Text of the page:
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Recipe Swap – for Aug. 11, 2011

APPLE RASPBERRY CLAFOUTIS (PRONOUNCED KLA-FOO-TEE)

Here’s a recipe found in another well-thumbed cookbook found at the yardsale. The cover was missing on this cookbook full of fruit desserts, but I gather its origins are the Okanagan, seeing references to Penticton and Osoyoos. A traditional clafoutis is a baked French dessert made with cherries so this is an interesting variation made with apples and raspberries. The fruit bakes in the batter which is similar to a pancake batter.

4 c. thinly sliced apples

1/2 c. thawed (frozen)

raspberries (or

cranberries)

1/2 c. white sugar

3 eggs

1 c. milk

1/2 c. flour

2 tsp. vanilla

1/4 tsp. salt

1/4 tsp. nutmeg

2 tbsp. brown sugar

In bowl, toss apples and raspberries with 1/2 of the sugar. Spread evenly on a greased 10-inch pie plate. Stir together the remaining sugar, eggs, milk, flour, vanilla, nutmeg and salt. Pour over fruit. Bake in 350 F oven for about 45 minutes or until done. Sprinkle with brown sugar and broil for two to three minutes until a golden brown. Serve warm.

Makes six servings.

SUPER MEAT AND POTATO PIE

Readers will be looking for quick meals-to-the- field before too long. Here’s a recipe from Wilma Kissick of Carman published in the Carman Palliative Care CookbookI’ve made this shepherd’s-pie-like recipe several times. It’s easy, tasty and baked in a pie plate so easy to transport.

1 can cream of

mushroom soup

1 lb. hamburger

1/4 c. finely

chopped onions

1/4 c. fine dry

bread crumbs

1 egg, slightly beaten

2 tbsp. chopped parsley

1/4 tsp. salt

Dash of pepper

2 c. mashed potatoes

1/4 c. shredded cheese

Mix 1/2 c. of soup and next seven ingredients. Press firmly into a 9-inch pie plate. Bake at 350 F for 25 minutes. Spoon off fat. Frost with mashed potatoes. Top with remaining soup and cheese. Bake 10 minutes more until done.

I spent a good half-hour rummaging around a used book sale last weekend and among all the how-t os, paperbacks, and hardcovers was a stash of recipe books. As if my collection wasn’t large enough! I hauled home several treasures, including what is probably now a rare copy ofThe Art of Cooking and Servingby Procter and Gamble Company 1930.

Bound in brown paper with a courtesy seal of The Royal Bank of Canada, my guess is it was a must-have for a young wife expected to entertain her husband’s clients and needing help

NUTTY PEAR CRISP

Beat eggs, sugar, oil and lemon extract until fluffy. Add milk and mix well.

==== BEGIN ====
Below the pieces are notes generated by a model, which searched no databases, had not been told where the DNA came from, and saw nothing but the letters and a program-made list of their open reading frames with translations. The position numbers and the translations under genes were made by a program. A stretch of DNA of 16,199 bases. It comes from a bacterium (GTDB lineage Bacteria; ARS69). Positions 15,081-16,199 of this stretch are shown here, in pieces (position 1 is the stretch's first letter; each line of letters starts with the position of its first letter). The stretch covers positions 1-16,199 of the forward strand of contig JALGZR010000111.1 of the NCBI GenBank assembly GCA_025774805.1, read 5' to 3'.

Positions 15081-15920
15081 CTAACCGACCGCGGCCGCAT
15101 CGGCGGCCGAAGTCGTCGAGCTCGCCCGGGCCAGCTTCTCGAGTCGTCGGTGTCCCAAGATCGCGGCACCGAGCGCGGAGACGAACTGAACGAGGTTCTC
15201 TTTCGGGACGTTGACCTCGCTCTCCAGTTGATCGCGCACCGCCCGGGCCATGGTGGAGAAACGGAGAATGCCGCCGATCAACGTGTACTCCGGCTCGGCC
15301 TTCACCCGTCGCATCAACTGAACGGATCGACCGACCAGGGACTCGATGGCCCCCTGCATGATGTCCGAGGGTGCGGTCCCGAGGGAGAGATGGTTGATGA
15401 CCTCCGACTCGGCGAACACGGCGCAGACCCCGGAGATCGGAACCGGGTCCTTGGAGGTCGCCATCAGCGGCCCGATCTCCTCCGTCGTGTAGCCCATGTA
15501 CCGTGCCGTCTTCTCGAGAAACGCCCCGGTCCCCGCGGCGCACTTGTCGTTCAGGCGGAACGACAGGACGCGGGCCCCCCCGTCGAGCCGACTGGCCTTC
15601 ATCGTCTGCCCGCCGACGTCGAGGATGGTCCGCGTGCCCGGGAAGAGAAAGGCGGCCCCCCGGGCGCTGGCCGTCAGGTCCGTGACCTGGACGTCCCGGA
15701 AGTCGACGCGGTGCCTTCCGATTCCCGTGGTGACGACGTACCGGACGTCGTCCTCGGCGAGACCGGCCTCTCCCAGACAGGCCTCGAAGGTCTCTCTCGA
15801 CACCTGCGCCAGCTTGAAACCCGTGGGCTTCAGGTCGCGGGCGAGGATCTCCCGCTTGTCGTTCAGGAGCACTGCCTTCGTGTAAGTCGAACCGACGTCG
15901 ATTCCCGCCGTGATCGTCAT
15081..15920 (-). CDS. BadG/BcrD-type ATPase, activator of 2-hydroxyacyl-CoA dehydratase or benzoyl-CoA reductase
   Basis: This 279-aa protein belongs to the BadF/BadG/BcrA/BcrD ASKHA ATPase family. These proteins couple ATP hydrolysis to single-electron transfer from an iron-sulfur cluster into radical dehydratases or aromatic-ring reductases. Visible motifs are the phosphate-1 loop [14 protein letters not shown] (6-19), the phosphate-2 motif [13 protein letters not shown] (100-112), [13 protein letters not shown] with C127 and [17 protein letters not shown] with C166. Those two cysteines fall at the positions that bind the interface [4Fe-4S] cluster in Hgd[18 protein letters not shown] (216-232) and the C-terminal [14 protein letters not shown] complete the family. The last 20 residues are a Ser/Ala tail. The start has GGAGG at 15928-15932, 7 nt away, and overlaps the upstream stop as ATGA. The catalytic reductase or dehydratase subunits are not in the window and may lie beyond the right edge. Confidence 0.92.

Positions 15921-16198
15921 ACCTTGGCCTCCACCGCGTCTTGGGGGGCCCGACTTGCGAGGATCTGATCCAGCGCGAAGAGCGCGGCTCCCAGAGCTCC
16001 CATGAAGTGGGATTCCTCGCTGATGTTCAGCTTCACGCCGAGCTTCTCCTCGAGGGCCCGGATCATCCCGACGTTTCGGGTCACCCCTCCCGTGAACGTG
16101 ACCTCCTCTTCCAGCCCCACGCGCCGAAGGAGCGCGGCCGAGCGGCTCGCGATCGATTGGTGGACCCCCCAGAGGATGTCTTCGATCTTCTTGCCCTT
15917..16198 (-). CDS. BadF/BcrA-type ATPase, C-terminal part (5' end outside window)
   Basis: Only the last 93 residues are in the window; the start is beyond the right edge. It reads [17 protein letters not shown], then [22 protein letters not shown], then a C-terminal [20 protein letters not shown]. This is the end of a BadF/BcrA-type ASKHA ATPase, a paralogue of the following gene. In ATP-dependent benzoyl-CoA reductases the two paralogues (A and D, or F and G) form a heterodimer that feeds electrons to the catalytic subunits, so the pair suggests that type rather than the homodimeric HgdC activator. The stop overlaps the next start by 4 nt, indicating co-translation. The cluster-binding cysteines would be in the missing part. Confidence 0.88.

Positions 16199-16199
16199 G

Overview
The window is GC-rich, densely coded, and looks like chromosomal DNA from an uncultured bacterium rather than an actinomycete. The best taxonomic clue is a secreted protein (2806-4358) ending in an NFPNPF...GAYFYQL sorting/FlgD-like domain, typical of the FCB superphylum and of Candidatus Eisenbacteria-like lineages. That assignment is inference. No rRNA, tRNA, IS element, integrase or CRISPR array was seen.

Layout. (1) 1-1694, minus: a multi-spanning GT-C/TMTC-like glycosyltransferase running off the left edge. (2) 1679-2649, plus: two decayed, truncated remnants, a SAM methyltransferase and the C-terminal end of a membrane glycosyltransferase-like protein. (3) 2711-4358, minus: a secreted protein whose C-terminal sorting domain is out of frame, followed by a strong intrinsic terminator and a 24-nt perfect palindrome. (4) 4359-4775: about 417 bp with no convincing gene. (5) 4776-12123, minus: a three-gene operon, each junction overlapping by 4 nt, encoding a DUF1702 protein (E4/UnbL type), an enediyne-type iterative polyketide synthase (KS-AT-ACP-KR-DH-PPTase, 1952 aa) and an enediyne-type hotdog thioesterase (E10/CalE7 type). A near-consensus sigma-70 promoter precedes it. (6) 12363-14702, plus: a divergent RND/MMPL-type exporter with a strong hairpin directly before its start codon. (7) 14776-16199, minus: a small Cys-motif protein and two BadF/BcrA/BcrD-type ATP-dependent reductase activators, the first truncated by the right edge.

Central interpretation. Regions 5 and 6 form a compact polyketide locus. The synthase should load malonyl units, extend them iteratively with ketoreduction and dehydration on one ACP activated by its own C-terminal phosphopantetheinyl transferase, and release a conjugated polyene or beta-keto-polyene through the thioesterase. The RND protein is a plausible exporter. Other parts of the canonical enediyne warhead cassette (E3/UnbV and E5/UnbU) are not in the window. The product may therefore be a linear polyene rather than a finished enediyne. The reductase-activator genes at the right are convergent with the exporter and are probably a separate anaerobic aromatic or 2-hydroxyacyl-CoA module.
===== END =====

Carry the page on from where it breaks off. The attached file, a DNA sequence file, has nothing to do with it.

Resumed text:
Finely grate lemon peel and add zest to egg mixture. Chop remaining lemon, add 1/4 cup oil and blend well in a blender. Add lemon mixture and zucchini to egg mixture. In another bowl mix flour, baking powder and soda, pudding mix and poppy seeds. Add to above mixture. Mix lightly; do not beat. Pour into three lightly greased loaf pans.

Bake at 350 F for one hour.

1/2 c. white sugar

1/2 c. flour, divided

3/4 tsp. cinnamon

1/4 tsp. cloves

6 pears, peeled, cored

and sliced thin

1/2 c. raisins

1/4 c. orange juice

8 tsp. butter

1-1/2 tsp. grated

orange zest

2 c. whole grain cereal

with pecans (or similar)

3 tbsp. brown sugar

Heat oven to 375 F. Combine sugar, 1/4 c. flour, cinnamon, and cloves. Gently stir in pears, raisins, orange juice, 2 tsp. butter and zest. Spoon into 6-cup baking dish. Combine cereal and brown sugar with remaining 1/4 c. flour and butter until moist crumbs form. Sprinkle over pears. Bake 45 minutes until bubbly.

DOUBLE LEMON ZUCCHINI POPPY LOAF

Joan Airey of Riversshares this recipe with us this week after bringing it home from her travels to the Maritimes this summer. Thanks, Joan.

4 eggs

1-1/4 c. sugar

1/2 c. canola oil

1 tsp. lemon extract

1-1/4 c. milk

3 c. zucchini, shredded

1 whole lemon

1/4 c. canola oil

4-1/2 c. flour

1 tbsp. baking powder

1-1/4 tsp. baking soda

1 102-g.-pkg. lemon

instant pudding mix

1/2 c. poppy seeds

Sendyourrecipesorreciperequeststo:

ManitobaCo-operatorRecipe Swap

Box 1794, Carman, Man. R0G 0J0

or email [email protected]

with things like “Chocolate for 100 Persons.”

The spring/summer and autumn/ winter menus are intriguing. Eating was seasonal and artery-clenchingly rich in well-appointed homes those years. Codfish balls and strawberries and cream for breakfast anyone?

The little handbook was intended as a guide to be “of the greatest possible value to the average homemaker” yet one wonders how regularly almond and raisin sauce “which adds a piquancy to boiled tongue” was used.

There’s extensive instructions for serving formal luncheons and the “large tea” with reminders to place the tea service at one end, and “if men are invited, a coffee service at the other.”

Old recipe books are entertaining reading, always.

About the author

Reporter

Lorraine Stevenson

Lorraine Stevenson is a reporter and photographer for the Manitoba Co-operator with 25 years experience writing news and features. She was previously a reporter with the Farmers Independent Weekly and has also written for community newspapers in Winnipeg and Manitoba's Interlake.

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